Keep Reading

10 Lessons I Hope You Learn Playing Youth Sports

In: Kids, Motherhood
Boy dribbling down basketball court, black-and-white photo

Last night was my sixth grader’s last basketball game of the season. He played with many of the same gang of boyhood friends he has known since kindergarten. This year, however, they were introduced to a traveling team, older players, and much stiffer competition than they had encountered in the past. They stood the test and played their little boy hearts out. I am proud of my son, his team, his coaches, and all the familiar faces we came to know in the Greenwood Laboratory School cheering section each week, sometimes two to three times in one week!  Here’s to...

Keep Reading

I Love You At Every Stage

In: Kids, Motherhood
Three children at park, color photo

Confession: I love the 1-year-old phase. Our youngest is one and such a joy to be around. He’s still so cuddly, finds such joy in the smallest things, is learning new things every day, and smiles at every little thing his big brother and sister do. I love the 3-year-old phase. Our only girl is three. She has a flair for the dramatic, but she is very forthright with her feelings. “I’m having a hard time.” “I just miss my daddy when he’s at the Fire House.” “I’m a princess.” “God made me beautiful.” She is quick to be a...

Keep Reading

Simple Moments Shape Childhood

In: Kids, Motherhood
Little boy in shallow water of beach

Sometimes it’s the little things that can turn out to be the biggest things. Motherhood has made me appreciate the everyday moments, the simple moments, differently.  Being outdoors with my boys can be simple in theory, but I absolutely love the adventures we take. Whether we are hiking, biking, swimming, exploring, or checking out a new park, this momma knows it is time well spent.  RELATED: I’m Watching You Grow Up in the Little Moments Because whether they realize it or not, these memories being made are the special ones. The ones my boys will carry with them in their...

Keep Reading

I Promise to Show Up for You

In: Kids, Motherhood
Mother and daughter in garden

My child, I hope you know you can count on this: I will show up for you. I will show up when you wake in the middle of the night, when you get up too early or stay up too late. I will be there to make your meals, read you a story, and tuck you into bed. I will show up when you are sick—taking time off work, bringing you to the doctor, cleaning up your throw-up, and sitting up with you. I will show up at every game, sitting in the stands or a camp chair, freezing or...

Keep Reading

Sometimes Growth Is Tangible, and When It Is You Hold On Tight

In: Kids, Motherhood
Mom putting bike helmet on child

I never expected my sign to come in the form of a plastic bag. As a parent, you’re told over and over how fast it all goes, to cherish these times because they’re gone in a blink. You see the gradual changes in your kids as they move through milestones. One day, they can hold their own spoon. They begin stringing words into sentences. Their ages are counted in years and no longer months. You watch these things happen every day, but I didn’t realize some transitions would come in tangible ways, like a grocery bag filled with wet swim...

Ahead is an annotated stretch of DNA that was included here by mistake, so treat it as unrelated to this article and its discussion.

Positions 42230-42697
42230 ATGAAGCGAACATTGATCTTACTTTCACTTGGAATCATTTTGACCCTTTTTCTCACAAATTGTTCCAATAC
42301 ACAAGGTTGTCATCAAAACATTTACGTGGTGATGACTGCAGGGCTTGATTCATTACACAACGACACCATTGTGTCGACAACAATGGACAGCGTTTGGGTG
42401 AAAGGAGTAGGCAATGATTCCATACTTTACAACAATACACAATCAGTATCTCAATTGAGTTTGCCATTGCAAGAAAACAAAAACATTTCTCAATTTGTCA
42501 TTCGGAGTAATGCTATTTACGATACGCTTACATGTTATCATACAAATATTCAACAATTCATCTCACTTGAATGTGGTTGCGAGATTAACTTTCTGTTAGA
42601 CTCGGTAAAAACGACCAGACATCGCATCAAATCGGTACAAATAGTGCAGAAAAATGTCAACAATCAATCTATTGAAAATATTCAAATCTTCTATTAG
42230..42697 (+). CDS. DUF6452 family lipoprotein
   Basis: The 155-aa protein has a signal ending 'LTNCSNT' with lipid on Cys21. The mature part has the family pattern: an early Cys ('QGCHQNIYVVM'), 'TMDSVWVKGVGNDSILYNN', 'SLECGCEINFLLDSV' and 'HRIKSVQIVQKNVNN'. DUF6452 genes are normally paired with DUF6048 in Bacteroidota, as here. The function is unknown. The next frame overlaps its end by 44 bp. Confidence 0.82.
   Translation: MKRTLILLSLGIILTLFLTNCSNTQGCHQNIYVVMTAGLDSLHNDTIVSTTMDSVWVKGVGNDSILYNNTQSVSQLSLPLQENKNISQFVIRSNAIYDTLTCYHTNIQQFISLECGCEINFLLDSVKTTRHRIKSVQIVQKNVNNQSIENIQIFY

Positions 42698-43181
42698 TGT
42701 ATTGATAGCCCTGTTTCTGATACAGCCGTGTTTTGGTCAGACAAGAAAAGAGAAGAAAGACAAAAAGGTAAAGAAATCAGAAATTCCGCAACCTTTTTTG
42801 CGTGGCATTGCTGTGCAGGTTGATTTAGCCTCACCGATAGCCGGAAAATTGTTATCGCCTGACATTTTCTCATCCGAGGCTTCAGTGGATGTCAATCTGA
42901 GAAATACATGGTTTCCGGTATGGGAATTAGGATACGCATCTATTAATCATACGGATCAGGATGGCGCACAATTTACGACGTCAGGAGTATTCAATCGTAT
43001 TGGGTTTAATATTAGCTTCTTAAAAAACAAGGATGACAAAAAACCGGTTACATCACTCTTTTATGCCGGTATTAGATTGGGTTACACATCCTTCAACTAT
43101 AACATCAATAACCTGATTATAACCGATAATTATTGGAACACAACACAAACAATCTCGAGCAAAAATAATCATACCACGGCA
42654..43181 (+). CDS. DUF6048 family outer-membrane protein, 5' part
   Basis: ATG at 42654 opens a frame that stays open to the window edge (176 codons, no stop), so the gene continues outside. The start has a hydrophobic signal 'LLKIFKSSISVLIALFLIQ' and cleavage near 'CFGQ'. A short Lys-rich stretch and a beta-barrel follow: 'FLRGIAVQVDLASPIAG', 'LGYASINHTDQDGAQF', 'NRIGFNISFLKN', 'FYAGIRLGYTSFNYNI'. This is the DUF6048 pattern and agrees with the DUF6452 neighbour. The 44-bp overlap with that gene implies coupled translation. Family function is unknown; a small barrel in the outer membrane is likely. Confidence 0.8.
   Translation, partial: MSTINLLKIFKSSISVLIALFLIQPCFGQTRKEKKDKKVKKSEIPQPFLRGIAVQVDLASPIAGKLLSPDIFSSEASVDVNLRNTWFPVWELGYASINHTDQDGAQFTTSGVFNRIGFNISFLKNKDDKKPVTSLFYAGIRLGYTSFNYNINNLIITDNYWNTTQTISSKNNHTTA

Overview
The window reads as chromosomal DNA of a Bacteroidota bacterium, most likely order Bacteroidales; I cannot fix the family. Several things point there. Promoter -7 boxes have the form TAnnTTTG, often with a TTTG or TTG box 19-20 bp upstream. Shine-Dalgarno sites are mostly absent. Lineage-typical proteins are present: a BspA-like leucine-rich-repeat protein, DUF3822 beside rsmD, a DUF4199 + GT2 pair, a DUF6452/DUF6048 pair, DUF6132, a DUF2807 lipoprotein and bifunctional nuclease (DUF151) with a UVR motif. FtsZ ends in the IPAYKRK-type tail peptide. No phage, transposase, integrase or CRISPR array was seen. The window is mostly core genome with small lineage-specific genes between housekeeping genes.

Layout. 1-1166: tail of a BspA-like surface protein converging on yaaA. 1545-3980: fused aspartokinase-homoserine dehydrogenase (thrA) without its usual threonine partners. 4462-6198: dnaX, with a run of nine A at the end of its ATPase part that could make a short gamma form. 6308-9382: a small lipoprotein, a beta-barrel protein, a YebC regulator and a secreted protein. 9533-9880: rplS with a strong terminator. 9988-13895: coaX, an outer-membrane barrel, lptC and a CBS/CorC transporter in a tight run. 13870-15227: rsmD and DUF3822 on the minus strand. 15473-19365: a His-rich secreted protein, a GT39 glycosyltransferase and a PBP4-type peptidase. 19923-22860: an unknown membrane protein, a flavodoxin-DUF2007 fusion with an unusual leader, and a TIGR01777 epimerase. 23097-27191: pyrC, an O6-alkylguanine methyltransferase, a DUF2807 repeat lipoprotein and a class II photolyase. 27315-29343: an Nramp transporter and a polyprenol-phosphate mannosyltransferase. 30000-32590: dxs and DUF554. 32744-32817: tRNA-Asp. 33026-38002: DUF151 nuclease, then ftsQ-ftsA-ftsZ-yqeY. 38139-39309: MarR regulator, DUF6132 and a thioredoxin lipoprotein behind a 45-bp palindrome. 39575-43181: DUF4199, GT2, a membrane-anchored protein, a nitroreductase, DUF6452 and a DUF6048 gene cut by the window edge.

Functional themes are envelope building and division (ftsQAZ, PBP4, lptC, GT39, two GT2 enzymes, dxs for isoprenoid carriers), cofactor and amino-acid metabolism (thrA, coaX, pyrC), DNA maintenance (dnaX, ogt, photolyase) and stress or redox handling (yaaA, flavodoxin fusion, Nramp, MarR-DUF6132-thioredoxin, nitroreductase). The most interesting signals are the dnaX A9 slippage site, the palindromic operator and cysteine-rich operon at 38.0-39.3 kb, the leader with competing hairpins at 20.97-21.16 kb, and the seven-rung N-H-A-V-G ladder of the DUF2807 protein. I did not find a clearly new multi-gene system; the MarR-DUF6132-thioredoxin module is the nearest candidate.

Keep Reading

Some Nights They Need You a Little More

In: Kids, Motherhood
Little boy sleeping, color photo

Some nights they need you a little more, mama. Because of the bad dreams or the bogeyman they are adamant is under the bed. Because firefighter daddy’s schedule leaves him missing goodnight tuck-ins and bedtime stories several times a week, sometimes leaving them a little needier and more emotional. Some nights they need you a little more, mama. RELATED: I’ll Lay With You As Long As You Need, My Child Because they are sick. Because they feel safe in your presence. Some nights they need you a little more, mama. It’s not always easy. It’s not always (okay, hardly ever)...

Keep Reading

Sweet Babies, I’ll Be There

In: Kids, Motherhood
Two children lying in bed, color photo

When your world is calm and peaceful, I’ll be there. When your world is chaotic like an ice cream shop on the hottest day of summer, I’ll be there. When you need a Band-Aid applied and a boo-boo kissed, I’ll be there. When you want to perform in your Frozen microphone like you’re performing for a crowd of 20,000 people, I’ll be there. When you feel lost and alone, I’ll be there. When you feel you have nowhere to go, I’ll be there. RELATED: I Will Always Be There When You Need Me, My Son When you need a pep...

Keep Reading

I’m in the Big Little Years

In: Kids, Motherhood
black and white photo of little boy and little girl standing in a window together

I’m in the big little years. It’s when you’re no longer in the tender season of babies and toddlers—those sweet, smothering, exhausting years of being constantly touched and needed . . . . . . but you’re not yet in the big kid years—navigating boyfriends and driver’s licenses and bracing your heart for the impending ache of an empty nest. I’m somewhere in between. I’m in the years of having littles that aren’t so little anymore, but still need you for so much. They have big feelings. Big ideas. Big dreams. But they have mostly little problems (even though they...

Keep Reading